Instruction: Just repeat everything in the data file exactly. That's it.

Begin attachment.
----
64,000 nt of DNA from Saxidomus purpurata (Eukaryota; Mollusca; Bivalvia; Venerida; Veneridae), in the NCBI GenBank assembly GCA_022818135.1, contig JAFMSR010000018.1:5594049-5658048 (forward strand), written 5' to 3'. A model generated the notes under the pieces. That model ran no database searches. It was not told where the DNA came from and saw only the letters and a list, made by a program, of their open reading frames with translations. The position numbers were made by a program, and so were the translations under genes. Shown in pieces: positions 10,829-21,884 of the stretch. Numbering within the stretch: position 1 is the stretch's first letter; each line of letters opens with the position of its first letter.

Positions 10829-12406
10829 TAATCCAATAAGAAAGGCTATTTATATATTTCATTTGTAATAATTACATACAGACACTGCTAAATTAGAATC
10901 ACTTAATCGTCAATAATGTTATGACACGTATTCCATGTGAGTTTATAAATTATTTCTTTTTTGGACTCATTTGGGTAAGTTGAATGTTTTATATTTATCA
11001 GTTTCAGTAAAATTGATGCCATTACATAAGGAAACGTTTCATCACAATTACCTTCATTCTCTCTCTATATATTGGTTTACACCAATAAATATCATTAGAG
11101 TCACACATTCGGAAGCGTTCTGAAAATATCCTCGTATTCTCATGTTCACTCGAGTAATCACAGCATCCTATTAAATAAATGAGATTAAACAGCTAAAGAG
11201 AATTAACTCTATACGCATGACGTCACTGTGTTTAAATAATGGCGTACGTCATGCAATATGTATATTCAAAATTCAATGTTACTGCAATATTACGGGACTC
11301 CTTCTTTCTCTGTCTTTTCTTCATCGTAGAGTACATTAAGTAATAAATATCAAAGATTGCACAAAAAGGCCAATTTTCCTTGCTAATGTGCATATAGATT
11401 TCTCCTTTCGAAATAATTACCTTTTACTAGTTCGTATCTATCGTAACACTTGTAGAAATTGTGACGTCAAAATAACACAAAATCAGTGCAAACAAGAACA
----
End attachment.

64,000 nt of DNA from Saxidomus purpurata (Eukaryota; Mollusca; Bivalvia; Venerida; Veneridae), in the NCBI GenBank assembly GCA_022818135.1, contig JAFMSR010000018.1:5594049-5658048 (forward strand), written 5' to 3'. A model generated the notes under the pieces. That model ran no database searches. It was not told where the DNA came from and saw only the letters and a list, made by a program, of their open reading frames with translations. The position numbers were made by a program, and so were the translations under genes. Shown in pieces: positions 10,829-21,884 of the stretch. Numbering within the stretch: position 1 is the stretch's first letter; each line of letters opens with the position of its first letter.

Positions 10829-12406
10829 TAATCCAATAAGAAAGGCTATTTATATATTTCATTTGTAATAATTACATACAGACACTGCTAAATTAGAATC
10901 ACTTAATCGTCAATAATGTTATGACACGTATTCCATGTGAGTTTATAAATTATTTCTTTTTTGGACTCATTTGGGTAAGTTGAATGTTTTATATTTATCA
11001 GTTTCAGTAAAATTGATGCCATTACATAAGGAAACGTTTCATCACAATTACCTTCATTCTCTCTCTATATATTGGTTTACACCAATAAATATCATTAGAG
11101 TCACACATTCGGAAGCGTTCTGAAAATATCCTCGTATTCTCATGTTCACTCGAGTAATCACAGCATCCTATTAAATAAATGAGATTAAACAGCTAAAGAG
11201 AATTAACTCTATACGCATGACGTCACTGTGTTTAAATAATGGCGTACGTCATGCAATATGTATATTCAAAATTCAATGTTACTGCAATATTACGGGACTC
11301 CTTCTTTCTCTGTCTTTTCTTCATCGTAGAGTACATTAAGTAATAAATATCAAAGATTGCACAAAAAGGCCAATTTTCCTTGCTAATGTGCATATAGATT
11401 TCTCCTTTCGAAATAATTACCTTTTACTAGTTCGTATCTATCGTAACACTTGTAGAAATTGTGACGTCAAAATAACACAAAATCAGTGCAAACAAGAACA